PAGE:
Onychomycosis, more commonly known as toenail fungus is a progressive disease that is oftentimes ignored due to the lack of pain and other symptoms during the initial stages. Typically, it is caused by tinea species (fungi and/or bacteria), but it can also be caused by Candida species (yeasts). Fungal infections are contagious and easily passed from person to person through various routes including physical contact or coming into contact with an area (such as a public shower floor) that allows easy transmission of bacteria or fungi. Studies show toenail fungus doesn’t bother children and adolescents as often as it does adults and older adults. It’s estimated that 50% of people will contract the condition at least once before the age of 70.
The initial stages of a fungus infection can last for years, giving the infection plenty of time to grow and spread. The infection is generally located under the surface of the nail and is caused by fungi. The infection of the toenail fungus can produce foul smells, embarrassment and discoloration. The fungus that grows under the nail eats keratin, which is the main protein that makes our nails strong and hard. Our big and little toes are most prone to developing a fungal infection because they are the toes that come into contact with the sides of footwear more often. There are several risk factors for developing toenail fungus including:
- Having a minor skin or nail injury
- Wearing shoes and socks that do not allow your feet to breathe
- Having psoriasis
- Excessive sweating
- Working or living in moist or humid environments
- Having diabetes, circulation problems or a weak immune system
Toenail Fungus Symptoms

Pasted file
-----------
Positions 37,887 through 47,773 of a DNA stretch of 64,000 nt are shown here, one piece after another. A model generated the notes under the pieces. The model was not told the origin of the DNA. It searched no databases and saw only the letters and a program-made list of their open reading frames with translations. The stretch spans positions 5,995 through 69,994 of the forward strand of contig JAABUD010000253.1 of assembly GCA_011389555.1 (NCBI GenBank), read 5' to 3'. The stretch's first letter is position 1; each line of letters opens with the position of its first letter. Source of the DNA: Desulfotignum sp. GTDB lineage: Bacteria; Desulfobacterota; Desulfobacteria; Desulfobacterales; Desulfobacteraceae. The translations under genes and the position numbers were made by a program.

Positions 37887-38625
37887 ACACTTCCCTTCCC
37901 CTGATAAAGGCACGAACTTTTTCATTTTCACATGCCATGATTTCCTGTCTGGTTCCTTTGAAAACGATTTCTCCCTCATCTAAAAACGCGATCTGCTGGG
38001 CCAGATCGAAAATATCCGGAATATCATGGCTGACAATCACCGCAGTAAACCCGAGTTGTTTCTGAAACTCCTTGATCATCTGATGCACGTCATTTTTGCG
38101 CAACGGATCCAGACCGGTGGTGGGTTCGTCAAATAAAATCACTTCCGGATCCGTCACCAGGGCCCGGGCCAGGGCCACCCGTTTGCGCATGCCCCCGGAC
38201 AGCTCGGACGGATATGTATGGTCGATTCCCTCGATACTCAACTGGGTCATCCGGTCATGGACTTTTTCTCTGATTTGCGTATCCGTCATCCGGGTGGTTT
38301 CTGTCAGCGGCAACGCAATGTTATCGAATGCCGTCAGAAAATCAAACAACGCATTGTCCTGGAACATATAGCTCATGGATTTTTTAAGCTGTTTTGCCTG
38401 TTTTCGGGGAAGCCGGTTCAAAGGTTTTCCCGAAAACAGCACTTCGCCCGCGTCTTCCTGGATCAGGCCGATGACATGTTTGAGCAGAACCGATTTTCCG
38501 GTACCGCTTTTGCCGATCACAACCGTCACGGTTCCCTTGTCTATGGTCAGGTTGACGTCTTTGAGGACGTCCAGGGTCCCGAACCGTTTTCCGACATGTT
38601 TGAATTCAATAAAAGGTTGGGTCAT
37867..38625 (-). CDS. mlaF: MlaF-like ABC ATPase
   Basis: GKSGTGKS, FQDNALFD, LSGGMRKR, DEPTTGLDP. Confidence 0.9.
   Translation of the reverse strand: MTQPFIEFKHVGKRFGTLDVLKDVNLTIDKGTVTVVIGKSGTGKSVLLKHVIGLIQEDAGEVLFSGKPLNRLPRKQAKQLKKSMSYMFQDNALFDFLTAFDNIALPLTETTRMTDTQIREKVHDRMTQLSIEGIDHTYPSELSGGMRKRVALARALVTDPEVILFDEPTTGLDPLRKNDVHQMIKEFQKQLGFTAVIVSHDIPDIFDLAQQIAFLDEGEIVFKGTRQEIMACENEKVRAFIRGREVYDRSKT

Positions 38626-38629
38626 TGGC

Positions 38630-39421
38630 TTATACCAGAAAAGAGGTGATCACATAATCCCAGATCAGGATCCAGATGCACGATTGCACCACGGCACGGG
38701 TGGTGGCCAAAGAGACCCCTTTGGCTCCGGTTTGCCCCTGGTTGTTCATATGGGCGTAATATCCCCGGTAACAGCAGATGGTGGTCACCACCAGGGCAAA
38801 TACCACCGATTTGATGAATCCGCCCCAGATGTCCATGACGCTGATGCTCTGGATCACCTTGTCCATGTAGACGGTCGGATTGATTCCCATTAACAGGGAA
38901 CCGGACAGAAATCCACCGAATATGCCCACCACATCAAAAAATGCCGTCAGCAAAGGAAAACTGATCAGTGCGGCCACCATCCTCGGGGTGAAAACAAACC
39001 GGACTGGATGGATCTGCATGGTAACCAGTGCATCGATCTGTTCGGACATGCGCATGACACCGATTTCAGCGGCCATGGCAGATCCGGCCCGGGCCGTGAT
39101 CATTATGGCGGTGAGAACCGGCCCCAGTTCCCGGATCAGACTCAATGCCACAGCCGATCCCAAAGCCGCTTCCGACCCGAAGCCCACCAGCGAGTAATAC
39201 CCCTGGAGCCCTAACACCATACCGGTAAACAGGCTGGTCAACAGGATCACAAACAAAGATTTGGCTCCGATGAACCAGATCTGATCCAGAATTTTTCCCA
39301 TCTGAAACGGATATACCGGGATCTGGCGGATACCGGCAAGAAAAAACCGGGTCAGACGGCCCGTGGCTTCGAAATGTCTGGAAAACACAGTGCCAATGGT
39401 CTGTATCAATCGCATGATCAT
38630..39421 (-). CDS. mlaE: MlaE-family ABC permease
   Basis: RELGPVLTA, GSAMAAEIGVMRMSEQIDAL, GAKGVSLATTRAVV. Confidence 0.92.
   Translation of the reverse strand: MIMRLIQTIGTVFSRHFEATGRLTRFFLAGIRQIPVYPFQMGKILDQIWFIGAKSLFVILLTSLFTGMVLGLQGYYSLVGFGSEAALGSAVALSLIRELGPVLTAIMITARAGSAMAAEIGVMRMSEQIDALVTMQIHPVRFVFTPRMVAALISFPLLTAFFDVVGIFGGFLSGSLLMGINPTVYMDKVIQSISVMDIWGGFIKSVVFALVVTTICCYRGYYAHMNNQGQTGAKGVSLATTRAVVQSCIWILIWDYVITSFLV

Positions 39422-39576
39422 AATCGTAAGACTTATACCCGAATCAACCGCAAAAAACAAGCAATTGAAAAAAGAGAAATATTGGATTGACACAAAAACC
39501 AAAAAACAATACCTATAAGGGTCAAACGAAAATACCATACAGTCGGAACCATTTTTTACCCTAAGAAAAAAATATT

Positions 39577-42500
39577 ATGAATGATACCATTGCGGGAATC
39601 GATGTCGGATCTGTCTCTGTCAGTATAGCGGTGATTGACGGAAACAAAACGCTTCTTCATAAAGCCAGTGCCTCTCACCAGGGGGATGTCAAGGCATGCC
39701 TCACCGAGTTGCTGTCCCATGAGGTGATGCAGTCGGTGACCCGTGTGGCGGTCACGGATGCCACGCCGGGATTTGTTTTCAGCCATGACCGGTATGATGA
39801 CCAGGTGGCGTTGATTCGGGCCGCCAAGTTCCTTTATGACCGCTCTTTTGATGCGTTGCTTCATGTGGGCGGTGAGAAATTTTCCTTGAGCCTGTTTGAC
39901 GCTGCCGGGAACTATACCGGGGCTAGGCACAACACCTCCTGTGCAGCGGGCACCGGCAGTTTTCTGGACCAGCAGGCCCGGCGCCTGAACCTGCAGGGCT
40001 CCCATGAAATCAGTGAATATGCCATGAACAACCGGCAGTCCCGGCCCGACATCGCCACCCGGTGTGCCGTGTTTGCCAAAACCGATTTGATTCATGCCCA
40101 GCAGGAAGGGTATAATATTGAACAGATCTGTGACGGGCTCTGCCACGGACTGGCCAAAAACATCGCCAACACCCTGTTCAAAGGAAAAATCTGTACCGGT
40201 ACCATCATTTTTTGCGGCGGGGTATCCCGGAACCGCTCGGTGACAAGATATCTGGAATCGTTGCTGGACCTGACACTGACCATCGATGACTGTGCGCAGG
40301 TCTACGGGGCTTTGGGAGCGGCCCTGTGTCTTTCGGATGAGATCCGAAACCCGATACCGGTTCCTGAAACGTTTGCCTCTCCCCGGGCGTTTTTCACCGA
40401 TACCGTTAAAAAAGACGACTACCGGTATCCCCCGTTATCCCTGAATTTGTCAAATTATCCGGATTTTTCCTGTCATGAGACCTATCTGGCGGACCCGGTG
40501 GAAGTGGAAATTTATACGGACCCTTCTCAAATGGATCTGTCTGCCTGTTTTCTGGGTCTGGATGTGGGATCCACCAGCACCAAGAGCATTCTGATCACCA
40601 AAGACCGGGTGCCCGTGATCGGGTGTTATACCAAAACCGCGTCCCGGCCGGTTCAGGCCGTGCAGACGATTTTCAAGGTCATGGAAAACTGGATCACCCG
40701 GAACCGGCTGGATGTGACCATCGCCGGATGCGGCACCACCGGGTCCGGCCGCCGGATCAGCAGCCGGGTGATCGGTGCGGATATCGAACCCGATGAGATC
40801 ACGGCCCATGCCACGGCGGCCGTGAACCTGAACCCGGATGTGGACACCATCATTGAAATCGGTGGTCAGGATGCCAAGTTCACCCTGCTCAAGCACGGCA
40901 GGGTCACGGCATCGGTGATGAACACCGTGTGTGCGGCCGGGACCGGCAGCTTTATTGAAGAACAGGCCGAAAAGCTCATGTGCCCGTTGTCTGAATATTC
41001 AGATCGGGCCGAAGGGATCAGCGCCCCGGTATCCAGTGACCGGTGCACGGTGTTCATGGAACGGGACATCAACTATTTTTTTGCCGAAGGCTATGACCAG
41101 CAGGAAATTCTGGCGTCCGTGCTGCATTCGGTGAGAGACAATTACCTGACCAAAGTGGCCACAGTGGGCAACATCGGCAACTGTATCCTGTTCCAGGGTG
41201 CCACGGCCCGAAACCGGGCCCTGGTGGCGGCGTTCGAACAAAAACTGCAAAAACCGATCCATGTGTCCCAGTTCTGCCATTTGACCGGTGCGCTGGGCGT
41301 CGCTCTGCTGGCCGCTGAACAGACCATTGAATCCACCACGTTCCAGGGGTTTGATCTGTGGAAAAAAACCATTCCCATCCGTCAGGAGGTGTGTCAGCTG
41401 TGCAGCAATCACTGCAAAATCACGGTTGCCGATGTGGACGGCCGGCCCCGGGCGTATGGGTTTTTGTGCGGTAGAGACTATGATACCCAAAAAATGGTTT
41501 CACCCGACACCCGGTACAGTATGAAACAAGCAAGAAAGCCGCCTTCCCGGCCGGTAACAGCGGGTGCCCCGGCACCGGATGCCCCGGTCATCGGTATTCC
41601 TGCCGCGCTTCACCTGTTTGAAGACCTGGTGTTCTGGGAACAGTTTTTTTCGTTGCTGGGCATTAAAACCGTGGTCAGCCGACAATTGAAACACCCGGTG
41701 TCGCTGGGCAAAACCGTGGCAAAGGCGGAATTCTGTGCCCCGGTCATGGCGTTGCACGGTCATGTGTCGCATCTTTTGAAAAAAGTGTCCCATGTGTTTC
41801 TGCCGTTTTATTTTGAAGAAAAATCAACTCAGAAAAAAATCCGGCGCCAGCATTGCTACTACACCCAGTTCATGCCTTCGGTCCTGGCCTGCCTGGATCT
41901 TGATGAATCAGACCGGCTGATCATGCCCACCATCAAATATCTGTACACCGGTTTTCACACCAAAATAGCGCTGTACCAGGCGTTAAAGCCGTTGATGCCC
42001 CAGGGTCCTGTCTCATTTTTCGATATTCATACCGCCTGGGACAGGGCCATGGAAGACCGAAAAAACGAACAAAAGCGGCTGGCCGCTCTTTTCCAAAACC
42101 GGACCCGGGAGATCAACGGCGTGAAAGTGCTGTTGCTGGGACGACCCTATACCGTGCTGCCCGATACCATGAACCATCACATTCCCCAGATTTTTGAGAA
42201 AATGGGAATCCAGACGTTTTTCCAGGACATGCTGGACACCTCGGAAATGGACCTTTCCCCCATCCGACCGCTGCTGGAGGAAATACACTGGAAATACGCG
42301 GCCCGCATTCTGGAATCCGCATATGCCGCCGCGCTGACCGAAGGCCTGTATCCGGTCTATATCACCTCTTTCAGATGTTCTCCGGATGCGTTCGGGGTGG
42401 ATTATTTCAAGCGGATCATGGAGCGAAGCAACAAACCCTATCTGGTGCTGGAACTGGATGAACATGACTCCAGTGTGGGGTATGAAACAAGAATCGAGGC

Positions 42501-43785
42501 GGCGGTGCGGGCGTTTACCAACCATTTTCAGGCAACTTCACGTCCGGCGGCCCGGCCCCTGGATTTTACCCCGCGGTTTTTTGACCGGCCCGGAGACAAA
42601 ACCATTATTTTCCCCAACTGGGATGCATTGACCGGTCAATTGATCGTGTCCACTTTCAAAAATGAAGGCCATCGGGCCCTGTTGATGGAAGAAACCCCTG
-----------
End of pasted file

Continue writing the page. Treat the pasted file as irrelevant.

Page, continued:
The symptoms of toenail fungus are apparent and include:
- Yellow toenails
- Hardening or thick toenails
- Foul smells rising from toenail
- Toenails that appears to be crumbling
- Splitting of the nails
- Pit marks of the nails
- Tenderness in the toe
- Pain, ranging from mild to severe, or constant to intermittent
- Appearance of debris building up under the infected nail
What Causes Toenail Fungus?
Toenail fungus can be caused by many different things. Like athlete’s foot, a person can contract toenail fungus by using public showers, locker rooms, gyms and other warm, damp places, including home showers that are shared by multiple family members. Fungal infections in the nails are typically caused by a group of fungi called dermatophytes. However, yeasts and molds can also cause toenail fungus. Other common things that can cause toenail fungus include:
- Improper footwear, especially shoes that are tight fitting
- Medical conditions such as diabetes and other circulatory conditions
- Toenail polish that is applied in layers
- Hosiery, socks and shoes that do not allow the feet to breathe
- Emery boards not cleaned between uses, especially those found in nail salons
People who suffer from immune diseases and circulatory conditions are at higher risk for contracting toenail fungus and other conditions located in the feet and lower legs. This is another reason why it’s important to have your feet inspected by a podiatrist or foot doctor at the first sign of trouble.
Diagnosing Toenail Fungus
It won’t take much more than a visual exam for your doctor to determine whether or not a fungus infection is present. Your doctor will more than likely ask you an array of questions about your symptoms, personal habits, normal activities, family history and personal medical history. He or she may take samples of the fungi to be examined in a laboratory to help determine what’s causing it and the best treatment solution.
Toenail Fungus Treatment